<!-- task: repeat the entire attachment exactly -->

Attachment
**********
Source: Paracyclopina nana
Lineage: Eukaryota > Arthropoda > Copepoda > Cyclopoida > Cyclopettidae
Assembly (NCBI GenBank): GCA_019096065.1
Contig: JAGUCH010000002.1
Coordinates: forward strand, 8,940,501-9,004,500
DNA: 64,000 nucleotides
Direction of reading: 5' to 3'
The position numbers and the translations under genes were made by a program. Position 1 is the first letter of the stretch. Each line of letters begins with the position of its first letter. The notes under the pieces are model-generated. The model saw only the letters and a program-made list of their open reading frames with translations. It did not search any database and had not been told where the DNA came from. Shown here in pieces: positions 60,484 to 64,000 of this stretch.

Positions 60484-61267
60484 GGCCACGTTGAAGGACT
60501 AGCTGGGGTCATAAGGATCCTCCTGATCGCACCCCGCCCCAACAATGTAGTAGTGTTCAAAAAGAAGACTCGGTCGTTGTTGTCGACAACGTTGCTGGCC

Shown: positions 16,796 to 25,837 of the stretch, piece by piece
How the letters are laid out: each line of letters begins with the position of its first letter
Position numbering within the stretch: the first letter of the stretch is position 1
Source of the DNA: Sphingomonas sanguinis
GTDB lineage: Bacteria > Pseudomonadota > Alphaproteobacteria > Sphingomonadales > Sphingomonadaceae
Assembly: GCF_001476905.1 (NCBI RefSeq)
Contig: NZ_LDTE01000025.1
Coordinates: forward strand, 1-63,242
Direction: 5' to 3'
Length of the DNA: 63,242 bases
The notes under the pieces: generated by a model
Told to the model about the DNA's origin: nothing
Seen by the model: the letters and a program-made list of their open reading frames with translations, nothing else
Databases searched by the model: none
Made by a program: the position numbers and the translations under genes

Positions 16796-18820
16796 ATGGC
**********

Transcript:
Source: Paracyclopina nana
Lineage: Eukaryota > Arthropoda > Copepoda > Cyclopoida > Cyclopettidae
Assembly (NCBI GenBank): GCA_019096065.1
Contig: JAGUCH010000002.1
Coordinates: forward strand, 8,940,501-9,004,500
DNA: 64,000 nucleotides
Direction of reading: 5' to 3'
The position numbers and the translations under genes were made by a program. Position 1 is the first letter of the stretch. Each line of letters begins with the position of its first letter. The notes under the pieces are model-generated. The model saw only the letters and a program-made list of their open reading frames with translations. It did not search any database and had not been told where the DNA came from. Shown here in pieces: positions 60,484 to 64,000 of this stretch.

Positions 60484-61267
60484 GGCCACGTTGAAGGACT
60501 AGCTGGGGTCATAAGGATCCTCCTGATCGCACCCCGCCCCAACAATGTAGTAGTGTTCAAAAAGAAGACTCGGTCGTTGTTGTCGACAACGTTGCTGGCC

Shown: positions 16,796 to 25,837 of the stretch, piece by piece
How the letters are laid out: each line of letters begins with the position of its first letter
Position numbering within the stretch: the first letter of the stretch is position 1
Source of the DNA: Sphingomonas sanguinis
GTDB lineage: Bacteria > Pseudomonadota > Alphaproteobacteria > Sphingomonadales > Sphingomonadaceae
Assembly: GCF_001476905.1 (NCBI RefSeq)
Contig: NZ_LDTE01000025.1
Coordinates: forward strand, 1-63,242
Direction: 5' to 3'
Length of the DNA: 63,242 bases
The notes under the pieces: generated by a model
Told to the model about the DNA's origin: nothing
Seen by the model: the letters and a program-made list of their open reading frames with translations, nothing else
Databases searched by the model: none
Made by a program: the position numbers and the translations under genes

Positions 16796-18820
16796 ATGGC